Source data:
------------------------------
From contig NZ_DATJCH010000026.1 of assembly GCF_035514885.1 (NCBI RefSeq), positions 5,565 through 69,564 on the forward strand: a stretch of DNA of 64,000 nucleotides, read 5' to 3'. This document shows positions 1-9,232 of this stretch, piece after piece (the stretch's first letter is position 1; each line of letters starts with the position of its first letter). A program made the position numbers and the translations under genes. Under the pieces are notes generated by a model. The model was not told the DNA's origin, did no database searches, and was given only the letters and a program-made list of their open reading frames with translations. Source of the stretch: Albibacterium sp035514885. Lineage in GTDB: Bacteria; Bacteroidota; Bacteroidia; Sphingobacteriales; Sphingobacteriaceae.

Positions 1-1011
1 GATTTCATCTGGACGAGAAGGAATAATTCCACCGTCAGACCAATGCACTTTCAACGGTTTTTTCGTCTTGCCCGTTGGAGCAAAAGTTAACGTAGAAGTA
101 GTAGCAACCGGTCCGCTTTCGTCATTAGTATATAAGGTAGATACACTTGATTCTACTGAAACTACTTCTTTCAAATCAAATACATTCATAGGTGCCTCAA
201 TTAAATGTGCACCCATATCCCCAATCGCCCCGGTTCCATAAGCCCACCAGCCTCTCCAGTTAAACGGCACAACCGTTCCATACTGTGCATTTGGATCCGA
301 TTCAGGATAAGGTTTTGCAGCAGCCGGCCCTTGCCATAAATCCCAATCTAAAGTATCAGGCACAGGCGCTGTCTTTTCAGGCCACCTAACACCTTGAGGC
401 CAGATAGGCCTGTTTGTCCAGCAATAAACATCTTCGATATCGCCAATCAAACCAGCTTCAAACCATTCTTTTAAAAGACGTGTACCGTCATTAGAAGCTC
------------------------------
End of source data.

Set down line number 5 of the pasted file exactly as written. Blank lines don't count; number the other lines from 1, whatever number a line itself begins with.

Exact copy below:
201 TTAAATGTGCACCCATATCCCCAATCGCCCCGGTTCCATAAGCCCACCAGCCTCTCCAGTTAAACGGCACAACCGTTCCATACTGTGCATTTGGATCCGA